Thursday, May 28, 2015

Broken, Abandoned, and Forgotten Code, Part 6

Note: It is assumed that the reader is debugging the processes described in this and the next several posts using emulation and IDA Pro. Those topics are outside the scope of this series and are covered in detail here and here.

In the previous post, we switched gears and started looking at the web server for the Netgear  R6200. That's because the HTTP daemon's code for upgrading the firmware is less broken and easier to analyze. We also analyzed a stock firmware image downloaded from Netgear to see how it is composed. Craig Heffner's binwalk identified three parts, a TRX header at offset 58, followed by a compressed Linux kernel, followed by a squashfs filesystem. All of those parts are well understood, which only leaves the first 58 bytes to analyze.

With the goal of recreating the header using a stock TRX header, Linux kernel, and filesystem, I described how we can use Bowcaster to create fake header data to aid in debugging. When we left off, I had started discussing httpd's abCheckBoardID() function at 0x0041C3D8, which partially parses the firmware header. We identified a magic signature that should be at the firmware image's offset 0, as well as some sort of size field that should be at offset 4. We also discovered this header should be big endian encoded even though the target system is little endian.

In this part, we'll clarify the purpose of the size field as well as identify a checksum field. Identification of the checksum algorithm is tricky if you don't have an eye for that sort of thing (I do not). I'll show how to deal with that. By the end of this part, we will have identified four fields, accounting for 30 bytes of the 58-byte firmware header.

Updated Exploit Code

I last updated the exploit code for part 5, which added several Python modules to aid in reverse engineering and reconstructing a firmware image. In this part I've added a module to regenerate checksums found in the header (see below). Additionally, the MysteryHeader class populates a couple of new fields that we will cover this post. If you've previously cloned the repository, now would be a good time to do a pull. You can clone the git repo from:

Header Size

We know the field at offset 4 is a size field of some sort because it's used as the size for a memcpy() operation[1]. Let's take a look at a stock firmware image to see what value is in that field. It might correlate to something obvious.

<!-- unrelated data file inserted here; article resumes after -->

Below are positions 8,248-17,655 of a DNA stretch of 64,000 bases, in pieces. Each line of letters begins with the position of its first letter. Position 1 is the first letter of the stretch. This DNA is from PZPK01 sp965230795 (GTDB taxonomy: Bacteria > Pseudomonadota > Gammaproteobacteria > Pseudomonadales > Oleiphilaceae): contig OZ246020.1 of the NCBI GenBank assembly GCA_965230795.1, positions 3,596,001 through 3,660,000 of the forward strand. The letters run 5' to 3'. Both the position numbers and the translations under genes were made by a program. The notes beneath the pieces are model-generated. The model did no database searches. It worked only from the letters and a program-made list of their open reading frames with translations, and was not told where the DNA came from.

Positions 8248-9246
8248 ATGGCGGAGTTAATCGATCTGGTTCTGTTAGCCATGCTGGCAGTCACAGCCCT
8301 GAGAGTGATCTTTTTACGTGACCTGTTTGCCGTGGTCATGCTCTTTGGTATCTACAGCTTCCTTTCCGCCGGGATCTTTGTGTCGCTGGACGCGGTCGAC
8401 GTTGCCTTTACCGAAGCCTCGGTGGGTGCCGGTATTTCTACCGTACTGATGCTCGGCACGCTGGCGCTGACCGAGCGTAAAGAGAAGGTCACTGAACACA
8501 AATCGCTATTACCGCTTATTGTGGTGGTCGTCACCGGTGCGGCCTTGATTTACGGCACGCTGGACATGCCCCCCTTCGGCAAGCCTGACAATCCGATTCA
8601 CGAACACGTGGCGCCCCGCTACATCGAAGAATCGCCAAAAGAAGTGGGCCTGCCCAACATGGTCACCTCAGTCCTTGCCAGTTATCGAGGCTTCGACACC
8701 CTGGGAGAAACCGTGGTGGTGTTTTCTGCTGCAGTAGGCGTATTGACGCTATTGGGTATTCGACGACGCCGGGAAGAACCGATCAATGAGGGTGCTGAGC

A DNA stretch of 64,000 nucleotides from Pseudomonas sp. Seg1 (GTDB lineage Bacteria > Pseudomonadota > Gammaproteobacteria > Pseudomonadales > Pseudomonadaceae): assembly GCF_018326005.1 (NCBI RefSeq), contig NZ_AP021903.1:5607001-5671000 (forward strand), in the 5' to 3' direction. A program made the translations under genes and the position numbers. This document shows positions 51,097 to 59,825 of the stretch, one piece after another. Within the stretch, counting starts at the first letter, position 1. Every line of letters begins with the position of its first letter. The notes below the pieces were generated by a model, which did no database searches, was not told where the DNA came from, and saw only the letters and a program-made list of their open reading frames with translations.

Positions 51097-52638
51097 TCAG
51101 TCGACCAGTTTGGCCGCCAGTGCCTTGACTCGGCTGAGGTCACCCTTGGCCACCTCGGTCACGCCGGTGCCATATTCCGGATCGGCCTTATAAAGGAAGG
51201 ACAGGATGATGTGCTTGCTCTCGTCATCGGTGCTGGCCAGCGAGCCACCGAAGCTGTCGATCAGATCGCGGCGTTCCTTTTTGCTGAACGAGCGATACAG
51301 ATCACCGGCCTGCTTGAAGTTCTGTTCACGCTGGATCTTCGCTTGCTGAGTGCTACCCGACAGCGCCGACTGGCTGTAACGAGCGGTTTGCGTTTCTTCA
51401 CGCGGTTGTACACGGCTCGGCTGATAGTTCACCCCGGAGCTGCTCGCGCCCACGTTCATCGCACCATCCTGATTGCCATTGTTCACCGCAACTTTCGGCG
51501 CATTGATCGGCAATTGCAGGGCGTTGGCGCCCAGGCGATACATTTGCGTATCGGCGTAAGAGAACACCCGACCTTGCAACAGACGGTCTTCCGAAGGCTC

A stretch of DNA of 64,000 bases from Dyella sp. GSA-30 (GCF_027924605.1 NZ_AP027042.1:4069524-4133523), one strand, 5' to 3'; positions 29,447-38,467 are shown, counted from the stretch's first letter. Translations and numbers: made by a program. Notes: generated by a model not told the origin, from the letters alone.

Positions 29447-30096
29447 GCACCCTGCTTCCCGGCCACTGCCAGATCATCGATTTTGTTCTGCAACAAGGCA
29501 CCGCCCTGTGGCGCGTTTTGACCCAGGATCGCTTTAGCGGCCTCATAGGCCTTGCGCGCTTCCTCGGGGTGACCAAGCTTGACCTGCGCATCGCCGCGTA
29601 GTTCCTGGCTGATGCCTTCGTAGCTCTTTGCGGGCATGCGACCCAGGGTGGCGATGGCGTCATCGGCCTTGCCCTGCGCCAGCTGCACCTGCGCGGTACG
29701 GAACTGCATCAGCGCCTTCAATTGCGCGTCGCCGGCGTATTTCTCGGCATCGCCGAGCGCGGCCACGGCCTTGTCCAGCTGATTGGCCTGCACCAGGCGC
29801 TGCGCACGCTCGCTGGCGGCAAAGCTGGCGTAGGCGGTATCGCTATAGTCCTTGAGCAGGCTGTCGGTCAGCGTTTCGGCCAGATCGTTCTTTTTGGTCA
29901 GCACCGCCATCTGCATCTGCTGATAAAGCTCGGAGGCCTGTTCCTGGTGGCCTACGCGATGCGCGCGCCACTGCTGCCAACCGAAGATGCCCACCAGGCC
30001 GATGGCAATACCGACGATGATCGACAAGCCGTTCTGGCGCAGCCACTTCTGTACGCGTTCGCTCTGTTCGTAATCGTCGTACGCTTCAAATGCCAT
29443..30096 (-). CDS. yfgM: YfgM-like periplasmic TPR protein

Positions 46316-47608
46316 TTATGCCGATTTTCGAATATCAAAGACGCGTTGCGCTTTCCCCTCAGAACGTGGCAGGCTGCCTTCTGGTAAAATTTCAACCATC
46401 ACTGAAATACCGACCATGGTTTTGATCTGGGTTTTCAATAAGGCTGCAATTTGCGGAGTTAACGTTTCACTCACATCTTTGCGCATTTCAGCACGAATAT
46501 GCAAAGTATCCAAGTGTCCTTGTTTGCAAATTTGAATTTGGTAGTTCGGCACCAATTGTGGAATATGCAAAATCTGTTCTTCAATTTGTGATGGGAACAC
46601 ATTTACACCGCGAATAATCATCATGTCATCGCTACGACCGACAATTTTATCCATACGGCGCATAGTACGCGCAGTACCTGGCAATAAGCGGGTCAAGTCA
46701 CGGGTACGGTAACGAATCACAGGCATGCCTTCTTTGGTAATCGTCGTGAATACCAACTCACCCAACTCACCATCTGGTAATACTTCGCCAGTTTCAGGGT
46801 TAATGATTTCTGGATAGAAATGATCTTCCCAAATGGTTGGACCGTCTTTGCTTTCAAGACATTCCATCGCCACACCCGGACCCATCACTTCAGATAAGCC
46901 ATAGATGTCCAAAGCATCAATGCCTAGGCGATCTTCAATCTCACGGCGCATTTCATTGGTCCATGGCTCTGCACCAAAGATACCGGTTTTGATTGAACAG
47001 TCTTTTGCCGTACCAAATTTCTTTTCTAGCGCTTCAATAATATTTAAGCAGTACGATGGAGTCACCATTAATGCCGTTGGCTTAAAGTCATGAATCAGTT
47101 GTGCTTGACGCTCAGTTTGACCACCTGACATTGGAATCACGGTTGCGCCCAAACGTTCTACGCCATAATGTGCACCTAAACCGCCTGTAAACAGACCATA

stock firmware hex dump

Above, we see the stock value is 0x0000003A, or 58 in decimal. Since 58 is also the amount of unidentified data before the TRX header, it's a safe bet this field is the overall size of this unidentified header. It's also a safe bet that this header is variable in size. The TRX header, whose size is fixed, does not have a size field for the header alone, only for the header plus data.

call to calculate_checksum()
Checksumming the firmware header.

Checksum Fun

From abCheckBoardID() there are several calls to the calculate_checksum() function. This is an imported symbol and is not in the httpd binary itself. Strings analysis of libraries on the R6200's filesystem reveals that this function is in the shared library We can disassemble this binary and analyze the function. calculate_checksum()
Disassembly of calculate_checksum().
There's no need to completely reverse engineer this function. Sure, it would be convenient to know what checksum algorithm this is[2] and if there was a built-in python module to use. All we really need, however, is code that calculates the same values this function does. It's easier in this case to just reimplement the algorithm. I duplicated this function one-for-one, where each line of MIPS disassembly became a line of Python. It's a small function, so it didn't take long to do. That module is included in this week's update to the git repo.

Checksum Python reimplementation
Python code fragment that looks suspiciously like IDA Pro disassembly.